For a small fish, Grayling put on a great show.

Their entertainment value is derived from their feisty nature, dramatic physical features and the fact that they are usually located in prime moving waters.

Further to this, Grayling are not fussy and tend to take a variety of presentations, including small spoons, spinners, wet and dry flies. They continue to prove impressive when caught, cutting and slashing through the water with their large, vibrant dorsal fin.

We started our day on the Upper Takhini River with a steep portage down to the shore. We decided to skip the paddle from the Kusawa campground in order to get into prime Grayling country.

Our first stop was at a shallow sand bar loaded with eddies. An eddy is a small mass of water on a river that slows down and swirls laterally and possibly upstream. There is usually an obstruction — large rocks, trees or a sand bar — creating this pool. Grayling either hang out in the eddy or along the edges trying to pick up bugs or fry caught in the cross-current.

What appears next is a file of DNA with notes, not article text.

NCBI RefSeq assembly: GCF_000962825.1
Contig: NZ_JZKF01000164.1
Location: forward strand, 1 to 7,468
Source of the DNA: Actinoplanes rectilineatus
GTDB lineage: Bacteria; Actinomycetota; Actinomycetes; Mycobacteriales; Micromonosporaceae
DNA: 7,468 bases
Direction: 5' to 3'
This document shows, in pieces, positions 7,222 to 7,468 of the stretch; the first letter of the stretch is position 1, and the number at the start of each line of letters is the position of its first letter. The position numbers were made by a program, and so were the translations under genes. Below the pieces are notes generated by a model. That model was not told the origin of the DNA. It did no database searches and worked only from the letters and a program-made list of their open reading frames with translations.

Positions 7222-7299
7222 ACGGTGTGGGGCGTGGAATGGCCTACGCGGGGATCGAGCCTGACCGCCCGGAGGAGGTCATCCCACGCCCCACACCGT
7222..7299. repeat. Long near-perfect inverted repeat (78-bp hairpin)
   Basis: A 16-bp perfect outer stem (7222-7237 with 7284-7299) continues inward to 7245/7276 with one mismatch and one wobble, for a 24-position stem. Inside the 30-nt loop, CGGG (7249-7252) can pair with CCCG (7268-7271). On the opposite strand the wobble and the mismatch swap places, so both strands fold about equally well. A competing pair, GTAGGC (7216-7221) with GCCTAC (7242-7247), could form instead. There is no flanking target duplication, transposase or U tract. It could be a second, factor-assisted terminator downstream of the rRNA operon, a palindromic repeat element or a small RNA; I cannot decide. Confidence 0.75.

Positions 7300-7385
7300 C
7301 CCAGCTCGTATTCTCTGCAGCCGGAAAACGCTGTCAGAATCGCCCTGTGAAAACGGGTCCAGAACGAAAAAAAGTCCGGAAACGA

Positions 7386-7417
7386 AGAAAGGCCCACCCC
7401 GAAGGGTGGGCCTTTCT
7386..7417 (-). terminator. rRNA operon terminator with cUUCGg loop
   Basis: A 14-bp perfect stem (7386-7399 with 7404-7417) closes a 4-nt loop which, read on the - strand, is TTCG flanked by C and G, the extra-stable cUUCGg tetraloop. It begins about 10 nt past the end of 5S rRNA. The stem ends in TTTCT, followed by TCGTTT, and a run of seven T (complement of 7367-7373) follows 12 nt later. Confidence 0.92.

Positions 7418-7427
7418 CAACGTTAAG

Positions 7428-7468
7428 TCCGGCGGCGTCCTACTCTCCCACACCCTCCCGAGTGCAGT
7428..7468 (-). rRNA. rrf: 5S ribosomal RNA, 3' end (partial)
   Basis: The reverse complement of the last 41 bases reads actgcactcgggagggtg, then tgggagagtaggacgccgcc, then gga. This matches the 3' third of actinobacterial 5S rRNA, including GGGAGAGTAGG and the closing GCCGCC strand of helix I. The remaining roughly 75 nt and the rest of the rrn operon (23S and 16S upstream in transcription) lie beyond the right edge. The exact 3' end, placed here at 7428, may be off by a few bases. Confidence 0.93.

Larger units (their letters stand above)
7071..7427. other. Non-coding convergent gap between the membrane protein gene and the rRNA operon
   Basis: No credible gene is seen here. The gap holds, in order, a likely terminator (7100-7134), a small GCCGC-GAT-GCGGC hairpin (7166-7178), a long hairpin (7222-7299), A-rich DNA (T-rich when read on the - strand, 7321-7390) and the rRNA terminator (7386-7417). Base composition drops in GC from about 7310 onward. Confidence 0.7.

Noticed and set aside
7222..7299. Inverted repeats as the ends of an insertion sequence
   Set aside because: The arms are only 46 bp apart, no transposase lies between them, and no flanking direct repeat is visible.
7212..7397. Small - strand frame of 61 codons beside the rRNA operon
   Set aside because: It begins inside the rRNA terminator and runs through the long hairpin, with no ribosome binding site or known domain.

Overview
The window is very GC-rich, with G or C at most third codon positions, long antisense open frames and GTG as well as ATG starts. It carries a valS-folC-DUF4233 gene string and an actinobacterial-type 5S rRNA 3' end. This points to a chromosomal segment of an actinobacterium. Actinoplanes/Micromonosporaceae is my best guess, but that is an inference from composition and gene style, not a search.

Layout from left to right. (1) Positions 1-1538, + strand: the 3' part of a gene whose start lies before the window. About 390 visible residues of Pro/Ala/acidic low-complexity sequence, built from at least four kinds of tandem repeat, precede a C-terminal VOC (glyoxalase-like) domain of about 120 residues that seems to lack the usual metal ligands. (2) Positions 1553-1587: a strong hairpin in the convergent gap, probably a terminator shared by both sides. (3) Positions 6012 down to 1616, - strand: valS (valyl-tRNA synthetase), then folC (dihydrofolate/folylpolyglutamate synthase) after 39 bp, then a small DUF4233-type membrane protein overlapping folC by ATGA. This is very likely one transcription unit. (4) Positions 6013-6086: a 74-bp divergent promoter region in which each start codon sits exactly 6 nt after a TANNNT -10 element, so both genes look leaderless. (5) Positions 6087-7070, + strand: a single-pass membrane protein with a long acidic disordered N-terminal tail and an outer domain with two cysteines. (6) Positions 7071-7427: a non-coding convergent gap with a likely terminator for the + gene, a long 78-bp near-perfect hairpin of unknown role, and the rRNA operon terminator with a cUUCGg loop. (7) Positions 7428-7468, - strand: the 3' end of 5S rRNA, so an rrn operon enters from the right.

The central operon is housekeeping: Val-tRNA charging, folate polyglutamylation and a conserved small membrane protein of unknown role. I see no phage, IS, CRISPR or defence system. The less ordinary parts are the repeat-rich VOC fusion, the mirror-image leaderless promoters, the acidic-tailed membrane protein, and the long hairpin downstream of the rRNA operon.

The usual technique is to cast into the main part of the river and wait until the lure or fly crosses or drifts into the eddy. This highly effective presentation is often referred to as a “wet swing”.

It is very important as your lure or fly drifts into the eddy to maintain some tension on the line and not too much slack.

If it is drifting freely you may miss the soft take and won’t have time to set the hook. Once the swing is complete, a slight retrieve through the eddy can often entice a strike.

It is most beneficial to work each eddy in a systematic way. Start from the outside and with every cast start moving it inward. It is also a good idea to work the water at different depths. Grayling can be almost everywhere in the water column with the larger ones often stacked up at the lower depths.

If the “wet swing” approach is not working, don’t hesitate to try a dry fly. Grayling are a blast if they are hitting flies on the surface. A nice, controlled drift with a dry fly can lead to viscous strike from below.

As we leisurely paddled down the Takhini River, we scanned the sides looking for eddies to fish. This spectacular and clear river offers opportunities to stop and fish at every turn.

In the interest of time we parked at only a half dozen spots and casted away. Using a variety of techniques we all caught and released a number of Grayling this day.

This river is part of the Yukon River drainage and is a special management area. Best to confirm the specific regulations in place to protect these amazing fish.

With so much still-water in the Yukon, it is quite refreshing to pick some eddies and fish in swift-moving water.

If you would like to share your fishing story, or hear more about this one, visit Dennis Zimmermann’s Yukon fishing blog at www.fishonyukon.com.

PHOTO: DENNIS ZIMMERMANN